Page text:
The U.S. Department of Education recently released a preliminary set of rules that aim to strengthen federal student loan programs.
Cindy Burnette, director of Student Financial Assistance, said WKU would be most affected by rules that tighten requirements on satisfactory academic progress and verification of the Federal Application for Federal Student Aid (FAFSA).
Burnette said the final regulations have yet to be announced, but changes could mean more work for her department and students alike.
Currently, satisfactory academic progress for students receiving Pell Grants, CAP Grants and PLUS loans and other Title IV aid is measured after a student has been enrolled for a full academic year, Burnette said.
Students must achieve a certain grade point average based on the number of credit hours they have completed, she said.
If the new regulations make the policy more restrictive, satisfactory academic progress could be measured after each semester, she said.
“We don’t know yet how it will play in,” she said.
If this is the case, some students could lose their aid after a bad semester. In the past, they would have an extra semester to improve their GPA, she said.
The university could also see an increase in FAFSAs it is required to verify with the federal processing center, Burnette said.
Currently, about 30 percent of WKU students’ FAFSAs are selected for verification.
This year, there was a significant increase due to the larger volume of FAFSA applicants and more regulations being put in place, she said.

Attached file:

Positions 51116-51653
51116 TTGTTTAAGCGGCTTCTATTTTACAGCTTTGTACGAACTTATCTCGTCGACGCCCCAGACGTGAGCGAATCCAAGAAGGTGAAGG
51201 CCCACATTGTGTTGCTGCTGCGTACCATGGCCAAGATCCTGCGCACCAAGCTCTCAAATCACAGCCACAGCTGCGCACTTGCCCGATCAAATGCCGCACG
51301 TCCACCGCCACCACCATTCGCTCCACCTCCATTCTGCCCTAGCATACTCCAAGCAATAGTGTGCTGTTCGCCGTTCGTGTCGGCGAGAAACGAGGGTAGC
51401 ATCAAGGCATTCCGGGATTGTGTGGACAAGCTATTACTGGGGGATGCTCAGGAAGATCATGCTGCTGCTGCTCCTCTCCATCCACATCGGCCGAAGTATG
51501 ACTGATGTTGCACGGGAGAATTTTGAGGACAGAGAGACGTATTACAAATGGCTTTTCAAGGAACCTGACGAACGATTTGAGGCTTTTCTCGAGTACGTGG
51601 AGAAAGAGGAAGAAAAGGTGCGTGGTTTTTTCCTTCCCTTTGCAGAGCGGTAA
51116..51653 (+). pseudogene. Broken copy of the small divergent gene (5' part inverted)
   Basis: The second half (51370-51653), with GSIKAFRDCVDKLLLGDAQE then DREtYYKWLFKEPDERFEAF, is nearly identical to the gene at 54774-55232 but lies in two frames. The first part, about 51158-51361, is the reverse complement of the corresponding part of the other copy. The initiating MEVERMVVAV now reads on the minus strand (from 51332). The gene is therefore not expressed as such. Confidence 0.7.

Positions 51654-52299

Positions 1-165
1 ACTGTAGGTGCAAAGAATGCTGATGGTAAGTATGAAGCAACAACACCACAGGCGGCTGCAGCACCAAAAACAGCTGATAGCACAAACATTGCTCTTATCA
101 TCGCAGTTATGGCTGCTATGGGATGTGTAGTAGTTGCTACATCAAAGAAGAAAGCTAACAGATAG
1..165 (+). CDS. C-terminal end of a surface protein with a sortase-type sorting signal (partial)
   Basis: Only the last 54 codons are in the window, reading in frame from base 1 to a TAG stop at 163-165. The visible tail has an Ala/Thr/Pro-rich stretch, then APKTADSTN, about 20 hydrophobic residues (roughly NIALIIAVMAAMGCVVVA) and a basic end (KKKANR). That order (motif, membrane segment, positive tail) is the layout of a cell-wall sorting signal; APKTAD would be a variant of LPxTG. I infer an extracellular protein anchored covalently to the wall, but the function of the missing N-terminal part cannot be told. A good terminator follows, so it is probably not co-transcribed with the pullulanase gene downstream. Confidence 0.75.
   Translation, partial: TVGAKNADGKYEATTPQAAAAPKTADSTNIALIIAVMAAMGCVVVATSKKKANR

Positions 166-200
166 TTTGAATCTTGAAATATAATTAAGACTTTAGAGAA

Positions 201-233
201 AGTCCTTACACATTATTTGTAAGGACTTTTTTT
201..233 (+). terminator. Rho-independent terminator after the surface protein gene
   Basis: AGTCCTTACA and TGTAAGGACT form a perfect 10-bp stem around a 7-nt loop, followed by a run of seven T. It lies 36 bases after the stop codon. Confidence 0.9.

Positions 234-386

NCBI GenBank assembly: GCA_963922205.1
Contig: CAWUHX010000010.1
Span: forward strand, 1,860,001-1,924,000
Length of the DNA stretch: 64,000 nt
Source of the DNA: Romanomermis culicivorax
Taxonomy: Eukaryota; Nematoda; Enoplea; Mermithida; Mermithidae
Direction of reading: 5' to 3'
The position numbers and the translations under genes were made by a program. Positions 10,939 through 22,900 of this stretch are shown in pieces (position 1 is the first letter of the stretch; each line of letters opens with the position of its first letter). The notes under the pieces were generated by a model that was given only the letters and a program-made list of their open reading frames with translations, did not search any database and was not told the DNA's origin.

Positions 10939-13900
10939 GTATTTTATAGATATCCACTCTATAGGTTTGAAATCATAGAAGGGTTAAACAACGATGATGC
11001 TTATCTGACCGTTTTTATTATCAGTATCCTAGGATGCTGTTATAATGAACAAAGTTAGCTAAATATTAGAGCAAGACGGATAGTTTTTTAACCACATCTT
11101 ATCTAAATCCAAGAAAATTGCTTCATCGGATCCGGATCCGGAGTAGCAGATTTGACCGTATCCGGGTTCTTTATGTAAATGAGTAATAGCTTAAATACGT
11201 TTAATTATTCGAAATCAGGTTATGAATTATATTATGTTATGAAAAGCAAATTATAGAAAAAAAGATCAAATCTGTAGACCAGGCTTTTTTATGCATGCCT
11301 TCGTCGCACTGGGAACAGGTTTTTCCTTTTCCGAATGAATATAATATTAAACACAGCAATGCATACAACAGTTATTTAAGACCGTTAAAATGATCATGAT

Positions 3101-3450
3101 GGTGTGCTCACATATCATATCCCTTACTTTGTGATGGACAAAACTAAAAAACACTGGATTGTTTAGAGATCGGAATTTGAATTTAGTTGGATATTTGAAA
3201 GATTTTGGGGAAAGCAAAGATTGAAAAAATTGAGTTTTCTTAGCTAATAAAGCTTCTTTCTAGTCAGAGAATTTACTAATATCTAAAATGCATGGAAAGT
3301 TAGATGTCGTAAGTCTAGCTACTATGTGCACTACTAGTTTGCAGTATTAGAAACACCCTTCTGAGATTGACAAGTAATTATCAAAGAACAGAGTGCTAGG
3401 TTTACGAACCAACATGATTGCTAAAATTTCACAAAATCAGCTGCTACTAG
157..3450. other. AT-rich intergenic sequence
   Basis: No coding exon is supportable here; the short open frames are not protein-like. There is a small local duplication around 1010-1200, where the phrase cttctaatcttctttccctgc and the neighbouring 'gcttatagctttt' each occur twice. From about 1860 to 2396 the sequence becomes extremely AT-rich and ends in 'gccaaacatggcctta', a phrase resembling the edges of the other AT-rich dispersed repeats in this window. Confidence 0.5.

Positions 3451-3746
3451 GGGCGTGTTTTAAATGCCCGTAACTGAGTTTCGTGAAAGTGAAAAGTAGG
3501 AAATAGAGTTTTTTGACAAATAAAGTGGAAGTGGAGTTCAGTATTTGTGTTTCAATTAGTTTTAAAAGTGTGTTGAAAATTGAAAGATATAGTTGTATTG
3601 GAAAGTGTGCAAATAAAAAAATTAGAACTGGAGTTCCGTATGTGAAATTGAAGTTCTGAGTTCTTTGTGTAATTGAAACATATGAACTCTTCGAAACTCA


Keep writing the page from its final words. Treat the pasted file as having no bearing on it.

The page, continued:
If a student’s application is selected for verification during a busy time of the school year, which is July 1 or later, then about a month of processing time is added, Burnette said.
As applications take longer to process, the aid takes longer to be awarded, she said.
While concrete changes remain to be seen, Burnette said WKU already does some of the things the DOE will implement.
According to the press release, many schools do not distribute student aid to federal aid recipients in time for them to get their books and supplies for classes.
Burnette said that’s not a problem at WKU.
According to the press release, the number of high school “diploma mills” – organizations that award degrees with little or no academic study – has called the credibility of some secondary schools into question.
The DOE standards could require colleges and universities to develop procedures to evaluate the validity of a student’s high school diploma.
Admissions Director Scott Gordon said he has not heard of the proposed regulations, but said WKU doesn’t have a problem with “diploma mills.”
Final regulations should be published in early 2011, according to the release.